These words had scarcely escaped him, when the carriage was on its way, and the feet of the horses struck a shower of sparks from the pavement. Maximilian settled himself in his corner without uttering a word. Half an hour had passed when the carriage stopped suddenly; the count had just pulled the silken check-string, which was fastened to Ali's finger. The Nubian immediately descended and opened the carriage door. It was a lovely starlight night--they had just reached the top of the hill Villejuif, from whence Paris appears like a sombre sea tossing its millions of phosphoric waves into light--waves indeed more noisy, more passionate, more changeable, more furious, more greedy, than those of the tempestuous ocean,--waves which never rest as those of the sea sometimes do,--waves ever dashing, ever foaming, ever ingulfing what falls within their grasp. The count stood alone, and at a sign from his hand, the carriage went on for a short distance. With folded arms, he gazed for some time upon the great city. When he had fixed his piercing look on this modern Babylon, which equally engages the contemplation of the religious enthusiast, the materialist, and the scoffer,--"Great city," murmured he, inclining his head, and joining his hands as if in prayer, "less than six months have elapsed since first I entered thy gates. I believe that the Spirit of God led my steps to thee and that he also enables me to quit thee in triumph; the secret cause of my presence within thy walls I have confided alone to him who only has had the power to read my heart. God only knows that I retire from thee without pride or hatred, but not without many regrets; he only knows that the power confided to me has never been made subservient to my personal good or to any useless cause. Oh, great city, it is in thy palpitating bosom that I have found that which I sought; like a patient miner, I have dug deep into thy very entrails to root out evil thence. Now my work is accomplished, my mission is terminated, now thou canst neither afford me pain nor pleasure. Adieu, Paris, adieu!"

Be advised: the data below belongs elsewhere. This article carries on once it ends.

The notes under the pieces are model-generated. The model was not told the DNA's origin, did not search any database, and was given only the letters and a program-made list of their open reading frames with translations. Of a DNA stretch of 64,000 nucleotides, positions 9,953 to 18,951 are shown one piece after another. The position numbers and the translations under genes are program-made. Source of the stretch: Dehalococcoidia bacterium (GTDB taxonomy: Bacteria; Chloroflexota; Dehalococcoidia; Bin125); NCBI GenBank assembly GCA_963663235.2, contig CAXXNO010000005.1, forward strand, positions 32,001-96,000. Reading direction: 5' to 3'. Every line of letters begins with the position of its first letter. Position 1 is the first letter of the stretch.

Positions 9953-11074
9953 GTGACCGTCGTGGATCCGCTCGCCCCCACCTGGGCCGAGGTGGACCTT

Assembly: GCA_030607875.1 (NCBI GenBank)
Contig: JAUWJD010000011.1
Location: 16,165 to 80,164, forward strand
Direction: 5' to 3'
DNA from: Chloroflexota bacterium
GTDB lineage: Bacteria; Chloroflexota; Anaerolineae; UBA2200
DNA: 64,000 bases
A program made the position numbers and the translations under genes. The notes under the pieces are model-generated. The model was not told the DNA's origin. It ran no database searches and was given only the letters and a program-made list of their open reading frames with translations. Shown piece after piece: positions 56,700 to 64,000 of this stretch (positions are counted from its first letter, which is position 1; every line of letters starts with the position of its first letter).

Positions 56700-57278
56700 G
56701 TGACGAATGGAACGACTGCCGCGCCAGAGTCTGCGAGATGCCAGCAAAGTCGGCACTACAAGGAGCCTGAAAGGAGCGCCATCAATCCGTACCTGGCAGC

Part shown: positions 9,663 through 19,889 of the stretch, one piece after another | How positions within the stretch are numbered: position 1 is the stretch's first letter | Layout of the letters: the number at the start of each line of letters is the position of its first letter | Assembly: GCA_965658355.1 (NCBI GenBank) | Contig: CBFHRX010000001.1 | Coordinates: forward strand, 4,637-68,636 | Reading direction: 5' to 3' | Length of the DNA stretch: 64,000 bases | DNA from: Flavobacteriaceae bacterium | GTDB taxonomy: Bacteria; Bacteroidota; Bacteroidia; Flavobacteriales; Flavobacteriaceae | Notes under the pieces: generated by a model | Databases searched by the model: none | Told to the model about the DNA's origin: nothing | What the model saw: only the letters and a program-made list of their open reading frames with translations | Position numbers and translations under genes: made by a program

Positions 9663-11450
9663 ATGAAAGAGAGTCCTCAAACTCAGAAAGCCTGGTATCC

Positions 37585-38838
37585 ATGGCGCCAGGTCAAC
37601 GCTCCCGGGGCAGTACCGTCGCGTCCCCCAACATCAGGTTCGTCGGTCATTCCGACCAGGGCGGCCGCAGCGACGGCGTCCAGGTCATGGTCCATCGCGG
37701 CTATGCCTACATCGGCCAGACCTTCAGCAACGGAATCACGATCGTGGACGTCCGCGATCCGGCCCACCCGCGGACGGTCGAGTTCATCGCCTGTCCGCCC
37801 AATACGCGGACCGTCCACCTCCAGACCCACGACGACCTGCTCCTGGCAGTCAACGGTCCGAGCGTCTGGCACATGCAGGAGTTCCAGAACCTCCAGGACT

His look wandered over the vast plain like that of some genius of the night; he passed his hand over his brow, got into the carriage, the door was closed on him, and the vehicle quickly disappeared down the other side of the hill in a whirlwind of noise and dust.

Ten leagues were passed and not a single word was uttered.

Morrel was dreaming, and Monte Cristo was looking at the dreamer.

"Morrel," said the count to him at length, "do you repent having followed me?"

"No, count; but to leave Paris"--

"If I thought happiness might await you in Paris, Morrel, I would have left you there."

"Valentine reposes within the walls of Paris, and to leave Paris is like losing her a second time."

"Maximilian," said the count, "the friends that we have lost do not repose in the bosom of the earth, but are buried deep in our hearts, and it has been thus ordained that we may always be accompanied by them. I have two friends, who in this way never depart from me; the one who gave me being, and the other who conferred knowledge and intelligence on me. Their spirits live in me. I consult them when doubtful, and if I ever do any good, it is due to their beneficent counsels. Listen to the voice of your heart, Morrel, and ask it whether you ought to preserve this melancholy exterior towards me."

"My friend," said Maximilian, "the voice of my heart is very sorrowful, and promises me nothing but misfortune."

"It is the way of weakened minds to see everything through a black cloud. The soul forms its own horizons; your soul is darkened, and consequently the sky of the future appears stormy and unpromising."

"That may possibly be true," said Maximilian, and he again subsided into his thoughtful mood.